Crater 36: January 2016 [sic]. Robert Sheppard, Petrarch 3. The Complete Petrarchs of our time and poetics are splendid, but what happens if you dig down and realise version after version of just one sonnet (Petrarch’s third), stuttering in repetition, re-staging it for voice and situation, from a Scouse dog at Christmas to Jimmy Savile beyond the grave; a twittersonnet or a lengthy semantic poetry translation; a French Symbolist version or a Middle English sonnet? Robert Sheppard’s pamphlet is what happens, leaving a performance of humour, excess, variation, and an uncanny undersong courtesy of Petrarch himself. Confusingly folded, full colour, £4 + p&p. Run of 200.
Two new summer Craters are now available:
Crater 33: August 2015. Philip Terry’s Du Bellay – Like Catalan Anarchy, with a lino-cut by Tim Atkins. Letterpressed broadside, three colours, £3 + p & p (run of 60).
Crater 32: August 2015. John Hall & Emily Critchley’s A Salutation to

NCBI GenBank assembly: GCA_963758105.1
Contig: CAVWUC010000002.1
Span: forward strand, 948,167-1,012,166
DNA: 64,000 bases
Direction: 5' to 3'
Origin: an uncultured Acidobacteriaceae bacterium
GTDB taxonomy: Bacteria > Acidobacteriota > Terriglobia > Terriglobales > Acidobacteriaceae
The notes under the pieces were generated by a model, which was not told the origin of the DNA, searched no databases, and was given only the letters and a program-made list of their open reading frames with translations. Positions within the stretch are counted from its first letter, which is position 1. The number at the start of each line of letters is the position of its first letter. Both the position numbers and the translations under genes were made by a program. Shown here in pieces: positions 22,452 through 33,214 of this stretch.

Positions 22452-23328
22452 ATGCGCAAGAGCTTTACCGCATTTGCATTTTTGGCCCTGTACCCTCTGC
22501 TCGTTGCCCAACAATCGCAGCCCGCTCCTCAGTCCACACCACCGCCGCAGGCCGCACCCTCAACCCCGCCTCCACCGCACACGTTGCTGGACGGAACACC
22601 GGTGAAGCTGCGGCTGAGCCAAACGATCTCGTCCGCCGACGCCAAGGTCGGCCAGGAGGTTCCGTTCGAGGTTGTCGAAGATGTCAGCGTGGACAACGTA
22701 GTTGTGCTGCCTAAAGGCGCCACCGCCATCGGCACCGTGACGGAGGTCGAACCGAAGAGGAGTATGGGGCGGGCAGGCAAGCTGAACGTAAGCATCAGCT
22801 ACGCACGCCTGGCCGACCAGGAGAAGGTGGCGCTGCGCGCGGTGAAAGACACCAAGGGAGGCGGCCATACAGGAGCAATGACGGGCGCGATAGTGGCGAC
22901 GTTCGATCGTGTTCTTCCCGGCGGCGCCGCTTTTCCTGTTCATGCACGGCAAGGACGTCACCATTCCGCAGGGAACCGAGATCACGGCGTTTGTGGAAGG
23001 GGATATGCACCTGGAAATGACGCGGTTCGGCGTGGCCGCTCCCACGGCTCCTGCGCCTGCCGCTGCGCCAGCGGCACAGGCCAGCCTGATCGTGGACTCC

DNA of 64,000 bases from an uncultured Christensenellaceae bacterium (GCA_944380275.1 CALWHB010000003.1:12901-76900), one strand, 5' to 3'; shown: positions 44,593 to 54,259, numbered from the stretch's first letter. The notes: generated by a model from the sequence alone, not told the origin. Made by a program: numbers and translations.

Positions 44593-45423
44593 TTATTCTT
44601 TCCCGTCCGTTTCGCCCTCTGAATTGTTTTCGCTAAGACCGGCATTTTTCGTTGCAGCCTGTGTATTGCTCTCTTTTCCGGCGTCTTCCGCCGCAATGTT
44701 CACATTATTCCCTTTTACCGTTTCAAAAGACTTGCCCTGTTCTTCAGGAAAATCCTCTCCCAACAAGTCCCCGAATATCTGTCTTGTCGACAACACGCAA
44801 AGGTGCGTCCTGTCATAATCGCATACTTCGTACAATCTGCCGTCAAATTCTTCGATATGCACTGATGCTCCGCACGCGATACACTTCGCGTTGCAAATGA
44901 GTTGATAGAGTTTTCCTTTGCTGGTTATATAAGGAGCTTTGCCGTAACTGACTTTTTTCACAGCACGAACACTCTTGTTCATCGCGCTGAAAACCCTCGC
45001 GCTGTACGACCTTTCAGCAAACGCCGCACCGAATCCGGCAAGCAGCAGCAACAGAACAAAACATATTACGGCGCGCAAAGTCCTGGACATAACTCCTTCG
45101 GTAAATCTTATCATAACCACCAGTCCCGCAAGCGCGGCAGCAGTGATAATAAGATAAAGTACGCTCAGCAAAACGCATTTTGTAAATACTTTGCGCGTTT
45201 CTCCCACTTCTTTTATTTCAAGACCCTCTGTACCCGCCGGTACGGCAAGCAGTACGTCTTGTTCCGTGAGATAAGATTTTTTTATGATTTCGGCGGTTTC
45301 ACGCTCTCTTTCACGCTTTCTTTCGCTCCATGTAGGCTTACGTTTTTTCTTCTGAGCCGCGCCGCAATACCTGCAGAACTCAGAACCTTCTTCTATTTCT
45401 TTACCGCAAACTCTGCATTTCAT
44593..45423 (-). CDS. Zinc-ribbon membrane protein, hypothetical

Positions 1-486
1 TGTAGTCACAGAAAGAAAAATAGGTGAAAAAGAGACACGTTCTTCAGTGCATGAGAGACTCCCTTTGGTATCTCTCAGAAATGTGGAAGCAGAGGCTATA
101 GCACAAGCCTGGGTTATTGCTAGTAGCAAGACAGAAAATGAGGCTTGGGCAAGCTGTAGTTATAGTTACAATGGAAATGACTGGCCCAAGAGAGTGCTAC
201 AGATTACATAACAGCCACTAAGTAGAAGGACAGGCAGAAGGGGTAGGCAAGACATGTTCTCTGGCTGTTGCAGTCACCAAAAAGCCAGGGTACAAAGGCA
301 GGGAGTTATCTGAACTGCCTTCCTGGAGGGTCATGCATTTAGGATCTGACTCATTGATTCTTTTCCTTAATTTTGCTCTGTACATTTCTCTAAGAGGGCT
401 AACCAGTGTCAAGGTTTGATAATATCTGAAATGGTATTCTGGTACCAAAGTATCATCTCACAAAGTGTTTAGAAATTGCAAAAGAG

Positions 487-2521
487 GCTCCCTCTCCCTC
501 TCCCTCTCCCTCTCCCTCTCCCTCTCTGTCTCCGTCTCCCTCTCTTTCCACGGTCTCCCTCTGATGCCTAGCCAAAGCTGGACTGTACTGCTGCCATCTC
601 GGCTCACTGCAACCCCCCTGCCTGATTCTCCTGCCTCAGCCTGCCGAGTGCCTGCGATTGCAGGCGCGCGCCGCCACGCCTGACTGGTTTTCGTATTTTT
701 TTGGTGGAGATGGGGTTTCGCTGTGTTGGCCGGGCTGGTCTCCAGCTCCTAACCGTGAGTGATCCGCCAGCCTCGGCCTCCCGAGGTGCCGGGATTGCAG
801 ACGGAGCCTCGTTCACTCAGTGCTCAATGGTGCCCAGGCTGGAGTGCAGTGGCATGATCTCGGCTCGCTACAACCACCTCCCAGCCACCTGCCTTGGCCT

Poetry. Letterpressed broadside, three colours, £3 + p & p (run of 70).
Available at www.craterpress.co.uk
Monday, May 16 · 7:30pm – 10:30pm
Location The Old Red Lion Pub, Kennington
This is the latest Crater seasonal event – Ken Edwards, Gareth Farmer, Gregorio Fontaine, Rob Holloway and Joseph Luna will showcase their wares in a free and easy poetry enviro. Turn right outside Kennington tube, it’s 100yds on your left. No charge, no dress code.
The Crater Press is pleased to announce a new articulated double-sided broadside by Rob Holloway from his sequence-in-progress Flesh Rays. The pamph./side contains 7 brain-squeezers; here’s some explanation:
Crater XI samples from the early stages of Rob Holloway’s new prose sequence ‘FLESH RAYS’ that one day will stretch to 107 such sections. One sentence reads ‘All sun’s got inside breath, soft as a head without a ghost.’ Another, ‘Shift left red sun, I’m cutting out a girl of paper.’, so perhaps it’s all about the sun. Then again, we’re instructed to ‘Rinse roads as if bricks were still wrapped in their towels’ so best we head for the hills. The ‘two Asian women soldiers at Checkpoint Charlie’ mentioned in the section ‘Moulded Books’ are real. ‘Reassembling the central crabapple’ is the ultimate purpose of the sequence.